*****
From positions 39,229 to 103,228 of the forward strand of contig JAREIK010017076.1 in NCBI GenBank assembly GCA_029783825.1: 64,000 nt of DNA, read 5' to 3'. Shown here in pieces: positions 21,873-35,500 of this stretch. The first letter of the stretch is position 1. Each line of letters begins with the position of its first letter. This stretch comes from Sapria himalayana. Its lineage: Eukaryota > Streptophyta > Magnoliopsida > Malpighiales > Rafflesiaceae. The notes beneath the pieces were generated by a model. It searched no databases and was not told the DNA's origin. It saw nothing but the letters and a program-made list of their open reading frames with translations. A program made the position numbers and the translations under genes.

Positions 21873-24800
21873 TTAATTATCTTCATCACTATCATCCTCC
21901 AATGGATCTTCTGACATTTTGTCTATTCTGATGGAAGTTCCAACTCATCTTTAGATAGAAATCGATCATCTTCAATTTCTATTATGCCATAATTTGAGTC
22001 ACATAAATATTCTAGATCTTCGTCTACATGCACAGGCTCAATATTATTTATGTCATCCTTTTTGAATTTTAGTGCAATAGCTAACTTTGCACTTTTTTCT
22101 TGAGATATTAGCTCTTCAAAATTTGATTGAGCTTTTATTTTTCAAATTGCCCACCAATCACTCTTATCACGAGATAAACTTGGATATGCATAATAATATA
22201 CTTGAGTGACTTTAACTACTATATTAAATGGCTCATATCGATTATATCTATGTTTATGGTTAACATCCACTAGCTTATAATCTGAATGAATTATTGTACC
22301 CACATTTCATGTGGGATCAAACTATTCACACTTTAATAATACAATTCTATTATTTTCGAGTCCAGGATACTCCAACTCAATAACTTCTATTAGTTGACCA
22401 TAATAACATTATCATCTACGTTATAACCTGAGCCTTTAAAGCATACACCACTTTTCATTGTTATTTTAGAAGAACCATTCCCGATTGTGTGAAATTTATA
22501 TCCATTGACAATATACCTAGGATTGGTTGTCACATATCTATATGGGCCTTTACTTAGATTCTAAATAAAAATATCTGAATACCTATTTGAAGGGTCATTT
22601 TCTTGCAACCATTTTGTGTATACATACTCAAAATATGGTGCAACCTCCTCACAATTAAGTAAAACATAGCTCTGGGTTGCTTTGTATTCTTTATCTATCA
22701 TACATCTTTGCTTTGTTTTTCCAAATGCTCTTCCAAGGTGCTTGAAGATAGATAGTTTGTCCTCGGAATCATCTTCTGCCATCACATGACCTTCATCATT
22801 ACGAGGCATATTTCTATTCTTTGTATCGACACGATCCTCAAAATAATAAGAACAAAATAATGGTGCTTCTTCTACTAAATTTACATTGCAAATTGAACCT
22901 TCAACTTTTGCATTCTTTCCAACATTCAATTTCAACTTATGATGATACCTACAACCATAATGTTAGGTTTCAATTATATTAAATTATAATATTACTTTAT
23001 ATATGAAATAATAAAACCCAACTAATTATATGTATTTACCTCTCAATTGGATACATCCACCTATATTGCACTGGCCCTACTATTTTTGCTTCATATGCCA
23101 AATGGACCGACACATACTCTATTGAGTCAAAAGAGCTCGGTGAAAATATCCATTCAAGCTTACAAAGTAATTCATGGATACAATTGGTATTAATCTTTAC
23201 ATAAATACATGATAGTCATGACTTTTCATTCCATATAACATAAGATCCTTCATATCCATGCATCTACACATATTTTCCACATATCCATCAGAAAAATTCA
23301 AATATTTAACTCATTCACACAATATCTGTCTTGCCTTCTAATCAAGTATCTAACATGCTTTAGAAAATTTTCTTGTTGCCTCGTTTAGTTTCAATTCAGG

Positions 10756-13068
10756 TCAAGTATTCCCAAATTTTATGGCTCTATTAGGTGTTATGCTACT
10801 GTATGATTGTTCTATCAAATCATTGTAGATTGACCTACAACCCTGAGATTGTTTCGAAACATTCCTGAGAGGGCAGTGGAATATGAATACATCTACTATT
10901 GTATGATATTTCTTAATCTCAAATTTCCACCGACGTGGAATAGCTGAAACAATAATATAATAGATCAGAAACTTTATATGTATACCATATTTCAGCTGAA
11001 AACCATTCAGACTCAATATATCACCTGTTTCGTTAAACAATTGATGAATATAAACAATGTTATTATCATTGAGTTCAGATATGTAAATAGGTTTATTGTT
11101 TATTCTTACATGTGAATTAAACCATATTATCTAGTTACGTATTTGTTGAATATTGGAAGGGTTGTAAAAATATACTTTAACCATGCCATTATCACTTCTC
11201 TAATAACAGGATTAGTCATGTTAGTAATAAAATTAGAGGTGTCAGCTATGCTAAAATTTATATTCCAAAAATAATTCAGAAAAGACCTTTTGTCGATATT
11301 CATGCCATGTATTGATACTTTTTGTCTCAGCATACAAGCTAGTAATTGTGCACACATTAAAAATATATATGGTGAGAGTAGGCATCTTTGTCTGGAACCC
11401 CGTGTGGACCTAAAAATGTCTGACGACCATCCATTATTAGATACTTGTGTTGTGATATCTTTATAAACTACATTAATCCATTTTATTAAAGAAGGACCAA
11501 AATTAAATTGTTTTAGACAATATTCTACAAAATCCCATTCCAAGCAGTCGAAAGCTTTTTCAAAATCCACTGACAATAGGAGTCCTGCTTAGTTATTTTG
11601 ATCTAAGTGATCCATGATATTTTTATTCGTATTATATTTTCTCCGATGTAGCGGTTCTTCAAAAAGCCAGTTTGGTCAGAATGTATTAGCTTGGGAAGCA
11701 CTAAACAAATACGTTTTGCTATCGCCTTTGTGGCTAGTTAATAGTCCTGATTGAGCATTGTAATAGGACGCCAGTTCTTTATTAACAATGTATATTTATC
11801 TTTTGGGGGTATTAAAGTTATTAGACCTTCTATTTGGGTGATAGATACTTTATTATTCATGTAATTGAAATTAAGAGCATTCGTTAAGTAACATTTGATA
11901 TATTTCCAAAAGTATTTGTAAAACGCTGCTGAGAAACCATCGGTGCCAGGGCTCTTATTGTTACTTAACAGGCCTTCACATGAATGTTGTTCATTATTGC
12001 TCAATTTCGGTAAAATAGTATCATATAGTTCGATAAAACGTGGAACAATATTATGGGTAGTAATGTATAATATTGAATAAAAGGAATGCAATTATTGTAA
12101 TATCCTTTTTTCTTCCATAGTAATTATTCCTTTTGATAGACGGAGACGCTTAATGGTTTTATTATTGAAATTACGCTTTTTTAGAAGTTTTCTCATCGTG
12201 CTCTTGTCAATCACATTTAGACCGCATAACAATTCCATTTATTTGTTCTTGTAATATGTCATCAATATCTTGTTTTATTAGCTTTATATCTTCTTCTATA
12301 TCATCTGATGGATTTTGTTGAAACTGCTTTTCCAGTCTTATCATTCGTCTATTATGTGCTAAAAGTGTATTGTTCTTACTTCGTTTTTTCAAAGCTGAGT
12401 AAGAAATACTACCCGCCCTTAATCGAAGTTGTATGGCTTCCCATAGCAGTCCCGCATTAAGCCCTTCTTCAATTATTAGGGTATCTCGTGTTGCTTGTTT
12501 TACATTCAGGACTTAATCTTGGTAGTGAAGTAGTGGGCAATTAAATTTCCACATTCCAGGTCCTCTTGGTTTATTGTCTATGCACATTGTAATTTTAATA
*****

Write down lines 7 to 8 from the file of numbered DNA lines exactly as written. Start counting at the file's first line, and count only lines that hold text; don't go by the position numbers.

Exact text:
22201 CTTGAGTGACTTTAACTACTATATTAAATGGCTCATATCGATTATATCTATGTTTATGGTTAACATCCACTAGCTTATAATCTGAATGAATTATTGTACC
22301 CACATTTCATGTGGGATCAAACTATTCACACTTTAATAATACAATTCTATTATTTTCGAGTCCAGGATACTCCAACTCAATAACTTCTATTAGTTGACCA